The failure of the bid for the divestment of 40% of the Public Power Corporation’s (PPC) lignite capacity comes as no surprise. Once again, coal proves to be a dying market, unprofitable even if the huge cost on health and environment is ignored.

As WWF and Greenpeace have repeatedly stressed, through the European Commission’s decision to impose on Greece the sale of PPC’s lignite power plants and mines, competition law clashes with the EU’s climate policies. Greece is threatened with entrapment in a high-carbon energy system for many decades.

Even the purely financial assumptions on which the sale of PPC’s lignite assets was based has now vanished: coal is no longer the cheapest energy source, while compliance with the emissions limits for large combustion plants will require costly investments in retrofits. The result of the pressure on Greece to sell lignite capacity is a frantic effort to create new dirty coal packages that will attract investors: license for a new 450MW lignite power plant (Meliti II), favourable licensing conditions for operating plants (Megalopoli, supplied by the lowest thermal quality lignite deposits in the EU, and Meliti I). 

Last week, the market showed no interest in PPC’s “gifts” such us costly early retirement schemes, promises of a permanent capacity mechanism for lignite. As the bids for Megalopoli and Meliti resulted in no awards, it is time for both the European Commission and PPC to realize that Greece’s addiction with coal leads to a seriously unsustainable energy model, both in economic and in environmental terms. The only viable way forward for PPC is to pick up its own thread of innovation in renewables: back in 1982, PPC was the first energy utility to install a hybrid wind park on the Greek island of Kythnos.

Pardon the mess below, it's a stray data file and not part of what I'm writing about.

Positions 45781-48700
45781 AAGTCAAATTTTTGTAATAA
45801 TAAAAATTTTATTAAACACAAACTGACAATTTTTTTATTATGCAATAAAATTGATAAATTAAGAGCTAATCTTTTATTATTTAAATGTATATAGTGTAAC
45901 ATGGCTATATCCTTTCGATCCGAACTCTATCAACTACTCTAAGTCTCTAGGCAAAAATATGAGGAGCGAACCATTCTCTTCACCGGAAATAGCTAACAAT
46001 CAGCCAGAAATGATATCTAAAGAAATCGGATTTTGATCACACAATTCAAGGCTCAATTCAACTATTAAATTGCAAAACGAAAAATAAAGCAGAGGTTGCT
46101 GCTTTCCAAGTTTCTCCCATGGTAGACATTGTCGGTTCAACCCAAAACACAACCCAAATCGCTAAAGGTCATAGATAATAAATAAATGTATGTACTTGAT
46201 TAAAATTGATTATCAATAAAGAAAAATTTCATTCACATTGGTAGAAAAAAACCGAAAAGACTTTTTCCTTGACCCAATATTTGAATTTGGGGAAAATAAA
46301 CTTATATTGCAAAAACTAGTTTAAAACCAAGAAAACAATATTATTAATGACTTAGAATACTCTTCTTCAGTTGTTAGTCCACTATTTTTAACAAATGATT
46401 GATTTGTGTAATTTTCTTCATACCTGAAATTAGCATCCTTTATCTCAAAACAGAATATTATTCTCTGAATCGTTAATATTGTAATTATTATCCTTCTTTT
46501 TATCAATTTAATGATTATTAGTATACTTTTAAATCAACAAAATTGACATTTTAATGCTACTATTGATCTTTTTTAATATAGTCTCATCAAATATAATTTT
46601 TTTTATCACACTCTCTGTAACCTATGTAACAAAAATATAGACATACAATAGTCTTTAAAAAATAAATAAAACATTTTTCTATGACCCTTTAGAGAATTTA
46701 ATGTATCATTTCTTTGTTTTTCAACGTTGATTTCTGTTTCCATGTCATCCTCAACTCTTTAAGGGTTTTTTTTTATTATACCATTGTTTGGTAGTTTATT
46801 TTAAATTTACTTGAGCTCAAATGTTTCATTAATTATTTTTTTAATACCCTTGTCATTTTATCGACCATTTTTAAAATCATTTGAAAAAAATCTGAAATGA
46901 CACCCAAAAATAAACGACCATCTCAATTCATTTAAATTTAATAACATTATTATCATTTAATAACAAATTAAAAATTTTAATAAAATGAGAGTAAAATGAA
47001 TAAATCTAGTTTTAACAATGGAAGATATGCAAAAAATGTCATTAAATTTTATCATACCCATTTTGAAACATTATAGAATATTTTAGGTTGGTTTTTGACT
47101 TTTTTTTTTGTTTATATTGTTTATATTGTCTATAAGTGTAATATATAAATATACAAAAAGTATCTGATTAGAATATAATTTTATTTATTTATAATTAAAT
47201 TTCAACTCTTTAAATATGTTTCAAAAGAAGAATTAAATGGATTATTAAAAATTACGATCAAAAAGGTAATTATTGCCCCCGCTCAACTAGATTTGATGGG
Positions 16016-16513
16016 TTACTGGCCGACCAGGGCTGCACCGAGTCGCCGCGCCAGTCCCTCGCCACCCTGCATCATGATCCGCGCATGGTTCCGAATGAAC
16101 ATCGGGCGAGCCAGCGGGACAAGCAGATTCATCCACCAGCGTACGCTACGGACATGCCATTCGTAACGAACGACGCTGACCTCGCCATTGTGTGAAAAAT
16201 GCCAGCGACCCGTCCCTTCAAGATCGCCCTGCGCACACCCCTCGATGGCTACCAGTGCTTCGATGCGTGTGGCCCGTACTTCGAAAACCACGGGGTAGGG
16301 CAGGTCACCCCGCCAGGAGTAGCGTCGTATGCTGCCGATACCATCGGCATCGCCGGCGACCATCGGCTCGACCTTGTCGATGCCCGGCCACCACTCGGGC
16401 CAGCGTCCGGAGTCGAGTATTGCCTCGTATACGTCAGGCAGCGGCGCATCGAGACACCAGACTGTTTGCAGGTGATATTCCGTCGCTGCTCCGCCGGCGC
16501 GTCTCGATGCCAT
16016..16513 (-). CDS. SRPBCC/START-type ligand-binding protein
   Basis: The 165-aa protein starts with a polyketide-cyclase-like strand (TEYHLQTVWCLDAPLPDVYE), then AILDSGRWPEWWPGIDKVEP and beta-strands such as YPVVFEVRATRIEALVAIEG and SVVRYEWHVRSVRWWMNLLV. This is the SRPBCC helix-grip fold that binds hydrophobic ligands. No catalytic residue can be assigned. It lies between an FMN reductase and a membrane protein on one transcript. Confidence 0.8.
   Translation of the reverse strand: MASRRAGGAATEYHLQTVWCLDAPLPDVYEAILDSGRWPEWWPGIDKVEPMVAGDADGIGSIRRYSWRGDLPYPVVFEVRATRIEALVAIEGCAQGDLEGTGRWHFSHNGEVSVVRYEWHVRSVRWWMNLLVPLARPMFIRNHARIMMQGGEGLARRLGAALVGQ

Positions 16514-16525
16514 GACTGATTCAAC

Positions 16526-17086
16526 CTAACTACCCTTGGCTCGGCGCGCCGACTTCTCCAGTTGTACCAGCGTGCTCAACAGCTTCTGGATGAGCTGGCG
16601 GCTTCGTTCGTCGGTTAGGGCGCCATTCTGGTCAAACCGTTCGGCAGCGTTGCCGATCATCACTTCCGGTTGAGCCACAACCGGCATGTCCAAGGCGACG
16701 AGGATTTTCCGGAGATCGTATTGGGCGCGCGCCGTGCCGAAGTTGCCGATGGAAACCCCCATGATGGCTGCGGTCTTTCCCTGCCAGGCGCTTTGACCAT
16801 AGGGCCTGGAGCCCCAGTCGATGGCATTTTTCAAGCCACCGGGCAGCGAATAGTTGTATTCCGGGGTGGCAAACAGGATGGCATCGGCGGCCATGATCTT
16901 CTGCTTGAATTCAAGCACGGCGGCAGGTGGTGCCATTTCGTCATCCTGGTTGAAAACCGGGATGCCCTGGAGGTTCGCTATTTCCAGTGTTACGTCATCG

In order to avoid a “hard” energy transition which will have a heavy impact on the consumers and the national economy, and also to contribute to the global fight against climate change, we call the Greek government to:

  • Cancel the construction of the new lignite plant Ptolemaida V
  • Halt the operation of the plants Amyntaio I and II, which have consumed their limited lifetime derogation hours.
  • Stop the negotiations with the European Commission for a permanent capacity mechanism for Greek lignite.
  • Adopt an ambitious long-term energy plan which will aim at a net zero carbon economy by 2050

We have only 12 years ahead of us to mitigate the devastating impacts of climate change. The time to act is now. Not only for future generations but for our own.

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